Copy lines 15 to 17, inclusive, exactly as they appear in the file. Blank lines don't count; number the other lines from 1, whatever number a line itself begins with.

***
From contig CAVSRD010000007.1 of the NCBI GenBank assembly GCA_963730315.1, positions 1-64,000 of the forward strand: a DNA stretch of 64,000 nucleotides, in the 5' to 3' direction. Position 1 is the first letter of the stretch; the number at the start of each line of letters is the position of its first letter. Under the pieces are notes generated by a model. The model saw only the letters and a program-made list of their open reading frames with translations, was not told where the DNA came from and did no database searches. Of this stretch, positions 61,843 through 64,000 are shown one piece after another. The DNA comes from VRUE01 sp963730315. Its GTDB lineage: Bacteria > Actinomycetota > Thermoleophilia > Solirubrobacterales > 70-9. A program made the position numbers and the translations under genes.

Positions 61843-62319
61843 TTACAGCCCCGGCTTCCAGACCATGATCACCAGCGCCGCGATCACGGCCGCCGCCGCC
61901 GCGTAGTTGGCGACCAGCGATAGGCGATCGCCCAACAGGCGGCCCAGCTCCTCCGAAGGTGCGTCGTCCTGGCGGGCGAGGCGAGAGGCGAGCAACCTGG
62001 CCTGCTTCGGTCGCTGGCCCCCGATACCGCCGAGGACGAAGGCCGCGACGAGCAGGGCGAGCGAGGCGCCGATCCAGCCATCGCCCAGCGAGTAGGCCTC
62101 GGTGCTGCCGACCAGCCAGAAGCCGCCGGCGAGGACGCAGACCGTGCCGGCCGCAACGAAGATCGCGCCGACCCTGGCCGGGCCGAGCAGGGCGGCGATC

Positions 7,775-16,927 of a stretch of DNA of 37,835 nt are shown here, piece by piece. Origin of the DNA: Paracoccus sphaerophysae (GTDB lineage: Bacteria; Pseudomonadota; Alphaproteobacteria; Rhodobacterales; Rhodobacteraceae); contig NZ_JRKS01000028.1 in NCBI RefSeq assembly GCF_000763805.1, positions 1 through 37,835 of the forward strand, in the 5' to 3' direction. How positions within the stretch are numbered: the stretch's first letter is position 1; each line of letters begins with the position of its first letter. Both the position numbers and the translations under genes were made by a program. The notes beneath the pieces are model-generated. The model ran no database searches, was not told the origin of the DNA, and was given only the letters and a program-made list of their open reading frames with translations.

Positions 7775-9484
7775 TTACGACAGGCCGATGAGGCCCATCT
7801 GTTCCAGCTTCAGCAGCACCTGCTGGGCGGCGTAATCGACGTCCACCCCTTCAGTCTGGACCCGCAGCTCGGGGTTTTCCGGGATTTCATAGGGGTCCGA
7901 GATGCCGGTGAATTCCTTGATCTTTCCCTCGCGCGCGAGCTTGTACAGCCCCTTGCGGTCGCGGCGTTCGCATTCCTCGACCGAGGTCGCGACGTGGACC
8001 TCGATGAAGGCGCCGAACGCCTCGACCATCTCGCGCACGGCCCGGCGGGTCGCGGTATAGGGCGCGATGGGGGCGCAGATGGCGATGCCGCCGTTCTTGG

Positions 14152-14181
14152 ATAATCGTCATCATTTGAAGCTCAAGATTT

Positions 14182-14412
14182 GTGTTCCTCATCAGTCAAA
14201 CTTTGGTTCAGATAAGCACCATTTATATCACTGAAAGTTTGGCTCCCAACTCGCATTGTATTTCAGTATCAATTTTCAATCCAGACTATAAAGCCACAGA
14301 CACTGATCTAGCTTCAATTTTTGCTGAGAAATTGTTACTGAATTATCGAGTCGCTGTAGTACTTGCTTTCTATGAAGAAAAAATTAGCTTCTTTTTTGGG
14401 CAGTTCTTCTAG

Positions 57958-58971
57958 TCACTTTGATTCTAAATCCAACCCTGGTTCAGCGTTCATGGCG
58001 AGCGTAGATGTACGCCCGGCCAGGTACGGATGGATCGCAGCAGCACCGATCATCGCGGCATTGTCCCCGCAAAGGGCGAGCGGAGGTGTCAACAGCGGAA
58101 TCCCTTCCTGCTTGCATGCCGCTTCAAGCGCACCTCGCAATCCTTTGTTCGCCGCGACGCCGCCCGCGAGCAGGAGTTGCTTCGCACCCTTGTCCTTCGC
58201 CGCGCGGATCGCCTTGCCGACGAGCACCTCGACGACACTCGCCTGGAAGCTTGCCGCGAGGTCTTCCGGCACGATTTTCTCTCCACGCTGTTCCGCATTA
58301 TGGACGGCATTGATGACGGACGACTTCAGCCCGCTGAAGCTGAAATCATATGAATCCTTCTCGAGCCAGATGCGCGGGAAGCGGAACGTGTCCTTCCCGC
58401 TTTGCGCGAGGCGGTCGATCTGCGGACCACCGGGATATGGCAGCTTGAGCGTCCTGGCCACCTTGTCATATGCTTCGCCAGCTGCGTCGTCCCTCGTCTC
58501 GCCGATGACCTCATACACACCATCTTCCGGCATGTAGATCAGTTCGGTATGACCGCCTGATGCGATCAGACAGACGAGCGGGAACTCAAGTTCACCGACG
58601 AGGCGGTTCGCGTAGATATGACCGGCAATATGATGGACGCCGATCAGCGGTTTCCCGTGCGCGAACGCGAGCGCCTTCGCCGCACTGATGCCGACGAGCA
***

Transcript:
Positions 14182-14412
14182 GTGTTCCTCATCAGTCAAA
14201 CTTTGGTTCAGATAAGCACCATTTATATCACTGAAAGTTTGGCTCCCAACTCGCATTGTATTTCAGTATCAATTTTCAATCCAGACTATAAAGCCACAGA